We’re six weeks into a new year and a new decade, and public safety leaders are focused on pursuing more funding, implementing unconventional approaches related to staffing, recruiting and retention, and implementing innovative strategies to modernize their public safety communications technologies and networks—all while keeping them secure from cyberattacks, which are increasing in frequency and complexity.

Recently, we hosted our first webinar of 2020, during which more than 100 public safety professionals shared their top budget priorities and marketing challenges. Upgrading public safety technology, such as legacy computer-aided dispatch (CAD) and records-management systems (RMS) was a prominent theme, with more than half of participants citing this as a key priority in their organization for the coming year. Transitioning to Next Generation 911 (NG911) and staffing, retention and organizational planning also were reemerging topics from previous years.

Client Success Story: Memphis Police and 911 Communications Enjoy a Remarkable Rebirth

Challenge

With the third-highest homicide rate amongst the 50 largest cities, it’s easy to see that the Memphis Police Department needs every possible resource at its disposal. But as recently as three years ago, its emergency communications capabilities were in shambles. The communications infrastructure was aging and had been neglected for at least a decade. Maintenance was substandard for many of its systems and all were several releases behind in terms of their operating software. The department needed to address computer-aided dispatch (CAD) and uninterruptible power supply (UPS) systems that had reached end of life. Critical servers were out of drive space.

The 911 center was understaffed and plagued by archaic policies with emergency callers waiting for as long as seven minutes before their call was answered. “We were in bad shape,” says Michael Spencer, the police department’s emergency communications administrator. “There was a lot wrong. We were doing things every day just to keep things running.”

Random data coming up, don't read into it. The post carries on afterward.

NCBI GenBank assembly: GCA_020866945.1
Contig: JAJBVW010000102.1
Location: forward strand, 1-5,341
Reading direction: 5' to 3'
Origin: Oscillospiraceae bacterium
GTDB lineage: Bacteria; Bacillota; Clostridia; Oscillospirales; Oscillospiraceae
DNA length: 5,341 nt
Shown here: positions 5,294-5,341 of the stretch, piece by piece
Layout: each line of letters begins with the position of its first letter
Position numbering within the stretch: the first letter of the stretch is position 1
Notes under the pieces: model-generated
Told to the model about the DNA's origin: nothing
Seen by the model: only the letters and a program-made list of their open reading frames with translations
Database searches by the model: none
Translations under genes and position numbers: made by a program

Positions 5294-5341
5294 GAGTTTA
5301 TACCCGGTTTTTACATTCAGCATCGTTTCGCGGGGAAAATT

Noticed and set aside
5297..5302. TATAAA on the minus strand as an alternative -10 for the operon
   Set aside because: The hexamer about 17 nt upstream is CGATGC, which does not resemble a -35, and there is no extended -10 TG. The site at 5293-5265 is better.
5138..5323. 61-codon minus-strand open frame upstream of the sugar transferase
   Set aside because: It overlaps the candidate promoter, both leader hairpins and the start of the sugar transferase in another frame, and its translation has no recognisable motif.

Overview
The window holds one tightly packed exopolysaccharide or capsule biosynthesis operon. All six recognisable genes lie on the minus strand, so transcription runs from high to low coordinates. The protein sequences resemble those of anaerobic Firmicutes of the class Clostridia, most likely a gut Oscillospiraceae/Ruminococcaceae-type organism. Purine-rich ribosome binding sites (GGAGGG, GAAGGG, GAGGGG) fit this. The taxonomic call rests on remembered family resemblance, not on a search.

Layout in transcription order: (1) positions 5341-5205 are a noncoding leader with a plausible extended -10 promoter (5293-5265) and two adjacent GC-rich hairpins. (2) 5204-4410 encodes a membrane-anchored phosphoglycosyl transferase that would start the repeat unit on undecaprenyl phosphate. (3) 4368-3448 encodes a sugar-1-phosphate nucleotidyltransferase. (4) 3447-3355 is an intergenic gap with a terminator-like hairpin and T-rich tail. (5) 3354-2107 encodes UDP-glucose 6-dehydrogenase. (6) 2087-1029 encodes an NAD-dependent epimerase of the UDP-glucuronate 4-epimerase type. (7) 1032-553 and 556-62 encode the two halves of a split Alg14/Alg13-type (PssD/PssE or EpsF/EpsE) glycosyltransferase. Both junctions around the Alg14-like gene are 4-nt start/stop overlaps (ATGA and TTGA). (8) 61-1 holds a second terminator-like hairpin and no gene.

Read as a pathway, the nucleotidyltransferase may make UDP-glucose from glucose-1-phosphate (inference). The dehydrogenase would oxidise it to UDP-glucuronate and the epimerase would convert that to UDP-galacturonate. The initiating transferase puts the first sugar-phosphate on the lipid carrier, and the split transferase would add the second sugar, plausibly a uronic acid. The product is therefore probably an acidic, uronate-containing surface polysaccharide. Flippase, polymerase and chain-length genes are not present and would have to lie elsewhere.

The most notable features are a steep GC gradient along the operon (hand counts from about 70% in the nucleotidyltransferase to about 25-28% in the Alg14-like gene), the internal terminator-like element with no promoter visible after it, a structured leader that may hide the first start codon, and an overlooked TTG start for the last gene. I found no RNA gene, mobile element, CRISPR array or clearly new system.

Topics: Operations, Staffing

How Public Safety Agencies are Navigating Change and Accelerating Progress

MCP’s Model for Advancing Public Safety is Helping Agencies Build a Blueprint for Today and What They Can Become

Last year, the 911 Center that serves Harford County, Maryland, was having a hard time recruiting and retaining telecommunicators, a problem that is quite common in emergency communications centers (ECCs) across the country.

Life at MCP: Meet Heather McGaffin

Our people and culture make Mission Critical Partners (MCP) a great place to work. Our "Life at MCP" series introduces our team members, the role they play in our organization and their passion for helping the public safety industry thrive.

One thing that differentiates the team of specialized professionals at MCP is the fact that many of them came from the “other side.”

Nearly half of MCP’s subject matter experts were former public safety answering point (PSAP) managers or first responders who have dedicated their entire career to supporting the mission. With them comes specialized industry experience and a unique perspective on what clients really want in order to realize project success.

One such example is Heather McGaffin. Heather is a Communications Consultant at MCP, where she works primarily on next generation 911 (NG911) projects. With her comes the operational experience she’s earned from rising up the ranks in the PSAP environment. Her career began as a telecommunicator and she quickly rose to the role of assistant chief of communications in a Maryland PSAP where she worked until she joined MCP in 2015. Today, she plays a unique part in helping clients along their NG911 journey—focusing on the human aspect of NG911, which includes training and continuing education so that telecommunicators and PSAP administrators can thrive in an NG911 environment.

An Important Milestone: 10 Years of Mission Critical Partners

This month is very special for Mission Critical Partners: it’s the month we celebrate 10 years of being in business.

A decade ago, our co-founders—Kevin Murray, Brian Bark, and Len Kowalski—started the firm in makeshift offices above their garages and in their basements. They were joined shortly thereafter by David F. Jones and Dave Boyce. Together, the team of five worked countless hours and weekends to build a company consisting of innovators, engineers, subject-matter experts, former emergency responders and 911 center managers, and project managers, who share a common passion—improving life-safety outcomes. Since their humble beginning in 2009, the founders had a vision of growing the firm to 75 employees, the size they believed would give it influence in shaping the future of public safety communications.